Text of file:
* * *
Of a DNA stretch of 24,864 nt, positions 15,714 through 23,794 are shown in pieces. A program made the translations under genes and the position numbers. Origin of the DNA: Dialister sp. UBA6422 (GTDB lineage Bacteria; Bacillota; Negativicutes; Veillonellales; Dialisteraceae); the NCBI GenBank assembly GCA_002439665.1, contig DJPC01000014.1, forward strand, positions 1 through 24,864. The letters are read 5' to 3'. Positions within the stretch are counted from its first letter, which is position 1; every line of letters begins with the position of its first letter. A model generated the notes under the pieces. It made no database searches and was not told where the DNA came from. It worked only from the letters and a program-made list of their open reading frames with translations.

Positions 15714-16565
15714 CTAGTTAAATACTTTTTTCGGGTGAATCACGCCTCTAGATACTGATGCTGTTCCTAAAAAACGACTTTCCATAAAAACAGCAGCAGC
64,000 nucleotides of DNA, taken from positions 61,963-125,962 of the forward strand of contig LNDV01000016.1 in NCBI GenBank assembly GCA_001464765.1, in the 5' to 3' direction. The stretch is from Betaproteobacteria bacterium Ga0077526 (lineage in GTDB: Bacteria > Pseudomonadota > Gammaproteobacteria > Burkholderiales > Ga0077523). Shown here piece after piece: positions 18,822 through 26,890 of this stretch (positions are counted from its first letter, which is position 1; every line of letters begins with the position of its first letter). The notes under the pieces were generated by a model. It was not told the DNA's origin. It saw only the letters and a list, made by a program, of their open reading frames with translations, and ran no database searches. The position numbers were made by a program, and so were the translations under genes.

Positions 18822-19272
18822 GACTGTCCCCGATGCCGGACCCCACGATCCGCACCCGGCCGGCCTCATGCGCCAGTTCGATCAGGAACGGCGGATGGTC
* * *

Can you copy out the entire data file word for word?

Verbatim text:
Of a DNA stretch of 24,864 nt, positions 15,714 through 23,794 are shown in pieces. A program made the translations under genes and the position numbers. Origin of the DNA: Dialister sp. UBA6422 (GTDB lineage Bacteria; Bacillota; Negativicutes; Veillonellales; Dialisteraceae); the NCBI GenBank assembly GCA_002439665.1, contig DJPC01000014.1, forward strand, positions 1 through 24,864. The letters are read 5' to 3'. Positions within the stretch are counted from its first letter, which is position 1; every line of letters begins with the position of its first letter. A model generated the notes under the pieces. It made no database searches and was not told where the DNA came from. It worked only from the letters and a program-made list of their open reading frames with translations.

Positions 15714-16565
15714 CTAGTTAAATACTTTTTTCGGGTGAATCACGCCTCTAGATACTGATGCTGTTCCTAAAAAACGACTTTCCATAAAAACAGCAGCAGC
64,000 nucleotides of DNA, taken from positions 61,963-125,962 of the forward strand of contig LNDV01000016.1 in NCBI GenBank assembly GCA_001464765.1, in the 5' to 3' direction. The stretch is from Betaproteobacteria bacterium Ga0077526 (lineage in GTDB: Bacteria > Pseudomonadota > Gammaproteobacteria > Burkholderiales > Ga0077523). Shown here piece after piece: positions 18,822 through 26,890 of this stretch (positions are counted from its first letter, which is position 1; every line of letters begins with the position of its first letter). The notes under the pieces were generated by a model. It was not told the DNA's origin. It saw only the letters and a list, made by a program, of their open reading frames with translations, and ran no database searches. The position numbers were made by a program, and so were the translations under genes.

Positions 18822-19272
18822 GACTGTCCCCGATGCCGGACCCCACGATCCGCACCCGGCCGGCCTCATGCGCCAGTTCGATCAGGAACGGCGGATGGTC